by: Todd Michalak [ ]
Originally published on:
From August 1944 to March 1945 , Germany constructed 278 Pz.Kpfw.IV L/70(A) (Sd.Kfz.162/1) also known as the Jagdpanzer IV/70(A), were made. A low profile tank killer based on the Pz.Kpfw.IV chassis platform, was originally designed to replace the Pz.Kpfw.IV and StuG Brigades. With slow production rates and opposition Inspector-General of the Panzertruppen, the Jagdpanzer IV/70(A) was never created in the mass numbers that were hoped and resulted in having little outcome on the results of the war. Most of the L/70(A) served primarily on the eastern front as an anti-tank support for regular panzers.
From the first opening of the box, you notice this is what we have come to know from all of Dragon’s Pz.IV smart kits; power packed box of parts. Upon looking at the parts legend, you notice straight away the over abundance of extra parts included in the kit. Close to half of the parts included in the kit are marked in blue on the legend and classified as not used. The kit boasts “over 680 parts" in the kit. I counted 714 not including the photo etch sheet marked “MA” that are to be used.
Upon inspection of the parts trees in the box, all parts are crisply molded and free from flash. There are 25 sprues, the lower hull section, one packed photo etch sheet, six metal mesh schürzen side skirts and two bags of Magic Track links.
If you are accustomed to constructing any of Dragon’s Panzer IV Smart Kits, then the entire lower end will be very familiar to you with exception of the added front road wheels and return rollers molded to depict the steel road wheels of the Pz. IV L/70 (A).
The superstructure section of the kit includes all the characteristics of the Pz. L/70(A) and all hatches from the engine deck to the commander’s hatch can be modeled in the open or closed positions. There is a lack of interior parts to this kit, however, the detail on the 75mm L/70 breech fills the empty void as seen through the commander’s hatch.
After receiving this kit, I needed to research the Pz.IV L/70(A) to compare likenesses to the original. Along the way a couple of small, quirky items arose. One being the mantlet fit issue that was brought up on a number of forums. This part originally did not fit into the front armor plating resulting in a small section of the front plate needing to be removed. One of the first things I did was test fit this part to the front of the superstructure. It fit like a glove. DML apparently has corrected this problem…no need to worry about this with kit no.6689.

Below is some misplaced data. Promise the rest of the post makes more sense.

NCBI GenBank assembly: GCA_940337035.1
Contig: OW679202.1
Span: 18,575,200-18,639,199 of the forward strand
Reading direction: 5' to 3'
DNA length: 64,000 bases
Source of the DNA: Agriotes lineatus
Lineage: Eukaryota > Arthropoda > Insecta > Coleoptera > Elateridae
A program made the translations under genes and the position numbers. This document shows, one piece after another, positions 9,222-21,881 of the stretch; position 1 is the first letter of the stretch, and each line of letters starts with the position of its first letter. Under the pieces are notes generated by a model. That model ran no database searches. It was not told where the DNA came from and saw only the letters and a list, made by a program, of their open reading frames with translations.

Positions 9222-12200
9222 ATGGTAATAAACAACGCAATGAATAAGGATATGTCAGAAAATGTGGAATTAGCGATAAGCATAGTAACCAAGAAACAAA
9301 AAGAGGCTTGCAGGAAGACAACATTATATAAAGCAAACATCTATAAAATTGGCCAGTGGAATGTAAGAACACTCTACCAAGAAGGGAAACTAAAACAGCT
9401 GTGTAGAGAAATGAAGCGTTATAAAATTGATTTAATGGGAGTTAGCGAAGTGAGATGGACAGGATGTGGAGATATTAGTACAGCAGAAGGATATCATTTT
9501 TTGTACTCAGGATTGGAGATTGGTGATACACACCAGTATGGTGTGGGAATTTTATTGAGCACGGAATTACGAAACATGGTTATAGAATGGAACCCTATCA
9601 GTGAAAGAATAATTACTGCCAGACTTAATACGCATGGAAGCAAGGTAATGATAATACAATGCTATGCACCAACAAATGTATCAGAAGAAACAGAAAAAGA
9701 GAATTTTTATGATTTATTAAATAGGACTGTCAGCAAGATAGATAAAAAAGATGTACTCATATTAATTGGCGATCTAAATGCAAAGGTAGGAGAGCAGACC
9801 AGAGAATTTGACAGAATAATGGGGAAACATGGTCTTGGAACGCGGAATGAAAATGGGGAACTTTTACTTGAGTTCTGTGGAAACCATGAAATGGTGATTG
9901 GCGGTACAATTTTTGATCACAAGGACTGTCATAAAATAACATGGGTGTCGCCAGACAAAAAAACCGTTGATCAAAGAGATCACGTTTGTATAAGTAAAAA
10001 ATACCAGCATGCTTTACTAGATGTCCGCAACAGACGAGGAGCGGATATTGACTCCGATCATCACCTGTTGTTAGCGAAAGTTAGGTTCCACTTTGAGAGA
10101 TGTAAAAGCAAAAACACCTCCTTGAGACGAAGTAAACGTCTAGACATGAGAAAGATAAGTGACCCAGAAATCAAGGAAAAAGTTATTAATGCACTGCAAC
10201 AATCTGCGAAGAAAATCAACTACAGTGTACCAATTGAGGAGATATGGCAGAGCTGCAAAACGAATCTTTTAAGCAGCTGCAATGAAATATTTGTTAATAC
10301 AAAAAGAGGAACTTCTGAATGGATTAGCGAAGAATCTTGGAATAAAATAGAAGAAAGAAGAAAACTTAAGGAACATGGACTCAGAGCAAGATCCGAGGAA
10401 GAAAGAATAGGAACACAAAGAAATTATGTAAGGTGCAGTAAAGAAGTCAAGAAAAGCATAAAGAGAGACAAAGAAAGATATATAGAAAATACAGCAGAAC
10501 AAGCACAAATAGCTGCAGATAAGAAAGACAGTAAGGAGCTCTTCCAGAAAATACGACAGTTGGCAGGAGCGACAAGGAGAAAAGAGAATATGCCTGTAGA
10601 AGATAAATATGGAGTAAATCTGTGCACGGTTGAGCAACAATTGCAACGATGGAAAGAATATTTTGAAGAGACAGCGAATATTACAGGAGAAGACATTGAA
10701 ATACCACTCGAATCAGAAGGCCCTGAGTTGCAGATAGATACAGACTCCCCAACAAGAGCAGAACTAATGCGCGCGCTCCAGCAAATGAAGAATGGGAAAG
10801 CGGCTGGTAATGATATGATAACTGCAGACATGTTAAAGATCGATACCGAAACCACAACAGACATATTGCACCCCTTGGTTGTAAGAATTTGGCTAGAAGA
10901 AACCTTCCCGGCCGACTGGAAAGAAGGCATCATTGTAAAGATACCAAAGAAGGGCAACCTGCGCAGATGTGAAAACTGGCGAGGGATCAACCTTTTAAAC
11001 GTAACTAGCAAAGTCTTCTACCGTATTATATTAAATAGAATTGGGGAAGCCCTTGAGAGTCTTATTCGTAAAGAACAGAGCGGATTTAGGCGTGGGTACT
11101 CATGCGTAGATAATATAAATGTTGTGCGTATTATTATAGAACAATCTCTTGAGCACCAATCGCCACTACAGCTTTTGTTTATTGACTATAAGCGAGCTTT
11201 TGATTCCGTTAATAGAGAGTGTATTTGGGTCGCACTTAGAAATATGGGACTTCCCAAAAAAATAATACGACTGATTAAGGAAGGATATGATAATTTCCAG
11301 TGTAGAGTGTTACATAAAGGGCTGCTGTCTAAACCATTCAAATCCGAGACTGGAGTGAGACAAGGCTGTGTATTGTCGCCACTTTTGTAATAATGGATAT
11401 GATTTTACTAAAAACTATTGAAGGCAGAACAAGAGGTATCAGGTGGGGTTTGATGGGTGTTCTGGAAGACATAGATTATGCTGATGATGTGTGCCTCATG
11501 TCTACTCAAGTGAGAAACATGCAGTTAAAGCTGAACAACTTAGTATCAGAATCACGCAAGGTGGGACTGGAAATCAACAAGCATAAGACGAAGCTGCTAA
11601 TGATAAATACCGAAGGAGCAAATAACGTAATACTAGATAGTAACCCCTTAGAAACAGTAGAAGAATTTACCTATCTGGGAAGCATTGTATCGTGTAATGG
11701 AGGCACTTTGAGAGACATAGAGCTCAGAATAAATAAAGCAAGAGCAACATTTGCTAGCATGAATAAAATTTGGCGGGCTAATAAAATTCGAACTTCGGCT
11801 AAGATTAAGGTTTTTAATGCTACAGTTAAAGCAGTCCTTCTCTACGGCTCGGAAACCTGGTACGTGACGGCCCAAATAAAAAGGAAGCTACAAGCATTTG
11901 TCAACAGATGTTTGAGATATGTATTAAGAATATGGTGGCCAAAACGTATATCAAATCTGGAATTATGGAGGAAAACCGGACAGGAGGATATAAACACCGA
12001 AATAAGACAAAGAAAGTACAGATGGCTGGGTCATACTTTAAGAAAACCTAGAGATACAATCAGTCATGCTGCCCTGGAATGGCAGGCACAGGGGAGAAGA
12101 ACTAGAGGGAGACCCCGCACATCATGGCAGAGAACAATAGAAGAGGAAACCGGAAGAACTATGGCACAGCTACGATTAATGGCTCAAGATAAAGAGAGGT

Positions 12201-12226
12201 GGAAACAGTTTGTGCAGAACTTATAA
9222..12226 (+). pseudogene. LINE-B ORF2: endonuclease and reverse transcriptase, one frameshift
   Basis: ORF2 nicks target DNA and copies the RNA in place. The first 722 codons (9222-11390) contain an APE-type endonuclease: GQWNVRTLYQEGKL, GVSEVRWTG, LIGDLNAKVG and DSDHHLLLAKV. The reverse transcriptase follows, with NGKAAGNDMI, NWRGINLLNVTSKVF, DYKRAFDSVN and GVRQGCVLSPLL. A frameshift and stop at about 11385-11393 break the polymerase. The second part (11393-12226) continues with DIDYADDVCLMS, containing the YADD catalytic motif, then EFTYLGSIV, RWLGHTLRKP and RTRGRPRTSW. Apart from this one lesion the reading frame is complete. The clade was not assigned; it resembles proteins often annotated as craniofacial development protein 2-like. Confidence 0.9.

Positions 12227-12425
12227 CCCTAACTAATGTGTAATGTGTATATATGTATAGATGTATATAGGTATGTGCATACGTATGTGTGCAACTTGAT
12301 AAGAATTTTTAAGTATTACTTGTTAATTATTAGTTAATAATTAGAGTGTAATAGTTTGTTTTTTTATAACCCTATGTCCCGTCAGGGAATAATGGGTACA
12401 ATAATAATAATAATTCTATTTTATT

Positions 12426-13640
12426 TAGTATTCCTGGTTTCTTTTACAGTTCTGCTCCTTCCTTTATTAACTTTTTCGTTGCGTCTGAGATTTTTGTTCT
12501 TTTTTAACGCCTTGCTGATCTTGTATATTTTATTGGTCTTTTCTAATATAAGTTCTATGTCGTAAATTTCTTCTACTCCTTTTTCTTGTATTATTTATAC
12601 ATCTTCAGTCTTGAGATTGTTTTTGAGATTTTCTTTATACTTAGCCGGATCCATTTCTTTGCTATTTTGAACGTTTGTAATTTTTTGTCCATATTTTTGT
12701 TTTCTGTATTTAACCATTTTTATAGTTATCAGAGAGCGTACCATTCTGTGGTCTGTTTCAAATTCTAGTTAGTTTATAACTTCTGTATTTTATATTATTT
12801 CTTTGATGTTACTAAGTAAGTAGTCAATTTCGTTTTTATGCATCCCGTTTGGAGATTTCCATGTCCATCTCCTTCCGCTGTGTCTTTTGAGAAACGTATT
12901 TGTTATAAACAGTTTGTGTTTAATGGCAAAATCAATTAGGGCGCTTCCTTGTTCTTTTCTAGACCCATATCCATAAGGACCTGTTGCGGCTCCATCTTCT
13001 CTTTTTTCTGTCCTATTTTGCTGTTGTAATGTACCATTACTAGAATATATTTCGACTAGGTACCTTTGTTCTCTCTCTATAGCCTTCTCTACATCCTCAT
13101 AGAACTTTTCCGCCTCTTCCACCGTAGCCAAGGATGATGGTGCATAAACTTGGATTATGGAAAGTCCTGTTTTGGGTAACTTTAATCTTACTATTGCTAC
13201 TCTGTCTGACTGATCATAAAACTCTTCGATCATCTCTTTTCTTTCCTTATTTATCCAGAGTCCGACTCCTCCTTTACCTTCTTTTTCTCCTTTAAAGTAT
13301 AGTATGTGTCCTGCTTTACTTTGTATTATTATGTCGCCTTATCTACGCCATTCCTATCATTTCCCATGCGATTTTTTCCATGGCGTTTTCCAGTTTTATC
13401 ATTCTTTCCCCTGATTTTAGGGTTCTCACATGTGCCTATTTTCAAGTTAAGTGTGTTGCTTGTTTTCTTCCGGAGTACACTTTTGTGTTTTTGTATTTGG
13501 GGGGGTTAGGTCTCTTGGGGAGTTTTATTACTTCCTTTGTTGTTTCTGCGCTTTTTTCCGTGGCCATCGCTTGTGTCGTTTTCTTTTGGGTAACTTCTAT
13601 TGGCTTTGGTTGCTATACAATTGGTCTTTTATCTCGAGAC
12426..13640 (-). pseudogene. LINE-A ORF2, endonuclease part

The second item I came across was an issue with the rear plate. This is the part listed as N18 and installation of this part is actually missing from step 4 and is shown installed in step 5 of the instructions. The kit is missing part C8, which has the reinforcing triangles on each side for the rear tow hooks. DML provided the sprue from the late Ausf.J kit with the vertical exhaust which has part N18 on it but is missing the reinforcing triangles as it is for use with the hulls with the sides extended for towing. As part of this review I have attached a snippet of the instructions from DML’s Panzer IV Ausf.J Mid Production kit no.6556 to help explain what the problem is. In this picture you can see the triangular pieces attached to the part labeled C8.
To correct the problem you have essentially 3 options:
1 – Use part B1 from the kit and scratch build the small triangular tow hook supports from Styrene strip stock and then add the rivets to represent the bolts that hold this piece on.
2 – If you have built previous and saved the spare parts left over from one or more of these DML kits; Panzer IV Ausf.J Mid Production kit no.6556, Pz.Kpfw.IV Panzer IV Ausf. J Initial/Early Production kit no. 6549, Pz.Kpfw. IV Ausf. J Last Production kit no. 6575 or the 3.7 cm Flak 43 Flakpanzer IV “Ostwind” kit no. 6550. You will only need to use the spare part C8 to correct the problem.
3 – Contact Dragon Care: http://www.dragoncare.com/chsmain.asp Explain to them the missing part and they should be able to help you replace it.
Looking further into the kit; Dragon’s newly tooled Vorsatz P mount w/MP44, a machine gun which is attached to a curved barrel that protrudes through the top plate of the superstructure for close combat support is molded very nice and looks fairly spot on to the original. The two, one-piece fenders have molded details on the top and bottom still allowing for separate tools and equipment to be added afterwards.
Painting and Markings:
This kit includes the instructions and decals to represent one of seven different painting and marking schemes:
1 of 3 different unidentified units – Eastern Front 1945
1 unidentified unit – Hungary 1945
1 unidentified unit – Bohemia 1945
1 unidentified unit – Germany 1945
1 unidentified unit – Western Front 1944
Even with the rear plate shortcomings in need of correct the missing rear tow hook support angles, this is a tremendous kit and assembly should be straight forward and fun. There is an amazing amount a detail packed onto DML’s Pz.Kpfw.IV frame and should build up to an excellent representation of this fearful tank killer and should be a joy to anyone who has a fondness to the Pz.Kpfw. IV or SPG’s in general.